This article covers Congressional candidates from Kentucky for the midterm election this November. To access our Kentucky primary review, click here. To learn more about Sustainable Politician Project and our ranking system, read our full intro here.
U.S. House of Representatives
Find your district here.
Paul Walker (D) – Rank: Weak
Paul doesn’t say too much when it comes to environmental issues, but he does discuss that we should develop our renewable energy sources. However, he also states that we can continue our coal production.
Although your current representative doesn’t discuss environmental issues much on his House or campaign sites, we can get a sense of what he stands for based on his voting record. (Or rather, what he doesn’t support). His LCV score is only 6% (source).
We aren’t big fans of Brett. He “strongly supports” Keystone XL pipeline and opposes federal regulation of greenhouse gas emissions. He wants to continue using coal as an energy source and vows to oppose coal reduction (source). Just for added confirmation, his weak LCV score is at 5% (source).
Hank Linderman (D) – Rank: Good
Hank is into developing clean energy sources. He believes the government should help renewable energy compete in the energy market by using tax credits and other incentives. We would like to see him develop stronger stances on sustainability.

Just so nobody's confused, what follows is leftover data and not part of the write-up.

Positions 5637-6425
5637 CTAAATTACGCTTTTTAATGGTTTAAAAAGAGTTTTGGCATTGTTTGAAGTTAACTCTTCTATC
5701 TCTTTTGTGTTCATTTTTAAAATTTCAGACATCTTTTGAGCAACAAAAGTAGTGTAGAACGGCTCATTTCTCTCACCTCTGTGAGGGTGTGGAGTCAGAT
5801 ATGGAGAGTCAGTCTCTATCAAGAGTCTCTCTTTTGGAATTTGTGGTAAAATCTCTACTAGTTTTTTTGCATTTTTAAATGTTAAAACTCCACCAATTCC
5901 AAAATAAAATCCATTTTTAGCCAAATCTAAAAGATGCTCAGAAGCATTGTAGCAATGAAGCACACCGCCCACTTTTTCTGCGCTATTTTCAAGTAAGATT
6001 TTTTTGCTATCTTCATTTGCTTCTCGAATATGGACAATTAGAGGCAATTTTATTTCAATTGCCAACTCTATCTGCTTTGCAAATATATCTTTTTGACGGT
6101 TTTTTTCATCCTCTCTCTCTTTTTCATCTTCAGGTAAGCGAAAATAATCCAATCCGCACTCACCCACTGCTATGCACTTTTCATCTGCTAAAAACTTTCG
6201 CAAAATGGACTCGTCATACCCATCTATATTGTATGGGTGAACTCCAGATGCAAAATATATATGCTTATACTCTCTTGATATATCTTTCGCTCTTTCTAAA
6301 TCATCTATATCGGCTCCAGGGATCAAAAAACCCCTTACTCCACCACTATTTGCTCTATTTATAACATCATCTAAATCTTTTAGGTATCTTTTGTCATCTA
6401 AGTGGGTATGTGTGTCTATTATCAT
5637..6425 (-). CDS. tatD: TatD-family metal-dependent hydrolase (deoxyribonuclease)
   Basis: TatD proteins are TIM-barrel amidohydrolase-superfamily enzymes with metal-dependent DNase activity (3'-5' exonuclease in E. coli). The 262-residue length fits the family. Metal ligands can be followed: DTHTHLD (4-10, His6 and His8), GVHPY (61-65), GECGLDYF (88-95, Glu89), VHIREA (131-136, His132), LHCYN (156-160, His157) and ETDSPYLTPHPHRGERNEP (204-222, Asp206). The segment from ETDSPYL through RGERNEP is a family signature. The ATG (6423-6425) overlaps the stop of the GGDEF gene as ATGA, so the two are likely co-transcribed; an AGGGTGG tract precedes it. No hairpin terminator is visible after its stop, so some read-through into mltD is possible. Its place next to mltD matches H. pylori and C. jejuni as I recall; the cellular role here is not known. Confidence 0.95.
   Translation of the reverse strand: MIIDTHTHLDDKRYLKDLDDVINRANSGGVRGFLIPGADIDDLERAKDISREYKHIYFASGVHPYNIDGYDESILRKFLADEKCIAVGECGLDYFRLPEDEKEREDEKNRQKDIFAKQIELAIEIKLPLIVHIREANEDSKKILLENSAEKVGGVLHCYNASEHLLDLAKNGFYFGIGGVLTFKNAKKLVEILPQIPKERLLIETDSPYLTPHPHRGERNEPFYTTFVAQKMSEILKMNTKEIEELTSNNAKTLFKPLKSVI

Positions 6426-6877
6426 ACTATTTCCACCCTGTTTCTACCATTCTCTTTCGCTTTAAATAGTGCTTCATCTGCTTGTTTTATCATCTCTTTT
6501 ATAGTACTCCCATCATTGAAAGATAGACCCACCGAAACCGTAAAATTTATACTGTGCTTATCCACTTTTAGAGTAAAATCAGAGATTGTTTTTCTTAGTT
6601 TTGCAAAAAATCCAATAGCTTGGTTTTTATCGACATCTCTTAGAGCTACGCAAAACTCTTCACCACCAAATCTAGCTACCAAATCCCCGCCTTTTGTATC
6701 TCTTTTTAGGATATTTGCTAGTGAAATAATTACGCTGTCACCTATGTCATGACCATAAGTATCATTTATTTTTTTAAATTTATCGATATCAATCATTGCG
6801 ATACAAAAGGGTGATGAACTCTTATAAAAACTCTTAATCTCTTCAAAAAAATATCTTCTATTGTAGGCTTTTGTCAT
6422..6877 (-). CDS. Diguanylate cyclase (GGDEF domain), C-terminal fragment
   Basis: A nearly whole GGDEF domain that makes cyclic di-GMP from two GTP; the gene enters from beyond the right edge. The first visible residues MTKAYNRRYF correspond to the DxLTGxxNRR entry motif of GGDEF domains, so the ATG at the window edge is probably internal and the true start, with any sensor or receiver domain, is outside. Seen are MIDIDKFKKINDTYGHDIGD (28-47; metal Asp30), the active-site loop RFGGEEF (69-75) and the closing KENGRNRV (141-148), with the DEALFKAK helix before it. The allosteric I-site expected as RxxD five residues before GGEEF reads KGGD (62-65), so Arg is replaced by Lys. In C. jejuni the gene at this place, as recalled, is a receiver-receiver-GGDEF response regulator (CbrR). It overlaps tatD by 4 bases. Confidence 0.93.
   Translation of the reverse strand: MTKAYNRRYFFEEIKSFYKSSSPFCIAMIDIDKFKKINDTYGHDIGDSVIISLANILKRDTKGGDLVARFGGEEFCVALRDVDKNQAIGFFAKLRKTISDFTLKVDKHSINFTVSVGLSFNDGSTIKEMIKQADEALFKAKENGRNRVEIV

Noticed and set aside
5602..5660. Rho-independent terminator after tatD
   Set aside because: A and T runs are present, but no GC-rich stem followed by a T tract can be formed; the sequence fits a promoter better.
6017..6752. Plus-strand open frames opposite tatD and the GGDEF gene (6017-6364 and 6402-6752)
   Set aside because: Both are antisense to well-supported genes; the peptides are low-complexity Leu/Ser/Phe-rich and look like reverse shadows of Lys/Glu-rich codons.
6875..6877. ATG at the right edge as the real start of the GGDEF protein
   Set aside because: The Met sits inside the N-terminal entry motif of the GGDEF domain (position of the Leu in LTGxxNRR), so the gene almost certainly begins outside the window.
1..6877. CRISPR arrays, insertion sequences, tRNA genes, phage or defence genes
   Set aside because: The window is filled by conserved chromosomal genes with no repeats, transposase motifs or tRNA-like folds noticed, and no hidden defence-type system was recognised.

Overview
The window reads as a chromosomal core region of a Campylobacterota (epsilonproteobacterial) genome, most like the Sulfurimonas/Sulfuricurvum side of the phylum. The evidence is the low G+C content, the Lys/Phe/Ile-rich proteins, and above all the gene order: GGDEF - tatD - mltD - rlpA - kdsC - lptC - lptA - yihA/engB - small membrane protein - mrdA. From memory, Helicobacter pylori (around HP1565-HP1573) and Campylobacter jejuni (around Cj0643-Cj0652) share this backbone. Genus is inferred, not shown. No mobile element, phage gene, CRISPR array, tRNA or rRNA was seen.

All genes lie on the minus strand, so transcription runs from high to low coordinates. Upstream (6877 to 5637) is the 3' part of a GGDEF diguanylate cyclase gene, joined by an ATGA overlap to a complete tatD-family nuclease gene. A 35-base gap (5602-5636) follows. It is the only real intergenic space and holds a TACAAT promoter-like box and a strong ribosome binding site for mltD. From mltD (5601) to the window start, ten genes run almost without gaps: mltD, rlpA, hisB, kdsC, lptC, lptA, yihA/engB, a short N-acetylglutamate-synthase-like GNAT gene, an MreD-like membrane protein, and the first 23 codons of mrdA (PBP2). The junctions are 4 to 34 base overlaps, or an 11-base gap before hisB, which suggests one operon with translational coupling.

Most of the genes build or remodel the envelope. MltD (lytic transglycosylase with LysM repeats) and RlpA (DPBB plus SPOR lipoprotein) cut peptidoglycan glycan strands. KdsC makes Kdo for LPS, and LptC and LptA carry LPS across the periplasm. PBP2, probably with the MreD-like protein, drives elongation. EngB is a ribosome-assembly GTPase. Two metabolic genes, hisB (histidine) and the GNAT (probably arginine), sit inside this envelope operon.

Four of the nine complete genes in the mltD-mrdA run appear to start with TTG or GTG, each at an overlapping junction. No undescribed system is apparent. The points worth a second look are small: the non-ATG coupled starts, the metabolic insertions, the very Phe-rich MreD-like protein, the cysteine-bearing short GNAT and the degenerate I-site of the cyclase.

Thomas Loecken (Independent) – Rank: Weak
Thomas doesn’t discuss any of his key issues in depth, but he does at least list that he’s fighting for cleaner land, air, and water, and wants to “organize against climate change.”
- Incumbent since 2006
- Subcommittee on Energy and Power (Energy and Commerce), Member
- Founder/President, Center for Kentucky Progress
Our endorsement for District 3 is John Yarmuth. He has a record of voting against legislation that would repeal EPA regulations centered around coal and curbing other greenhouse gas emissions. He’s a supporter of the federal government providing regulation on industries for emitting greenhouse gases. Yarmuth supports developing green energy sources so that America can become energy independent and clean.
Since Kentucky has the Appalachians and relies on coal mining, Yarmuth “…also introduced the Appalachian Community Health Emergency Act, which would require the government to perform the first federal study of public health impacts of mountaintop removal mining and mandate certification of its safety before allowing it to continue.” By studying not only the environmental effects but also the social aspects of mining, Yarmuth is working towards changing mining jobs to green energy jobs, a resource that will keep Kentucky clean and thriving. As a member of the Subcommittee on Energy and Power, he has considerable experience with sustainable energy legislation and pushed for that with his voting record, which is how he holds a 94% LCV score (source).
Vickie Glisson (R) – Rank: Weak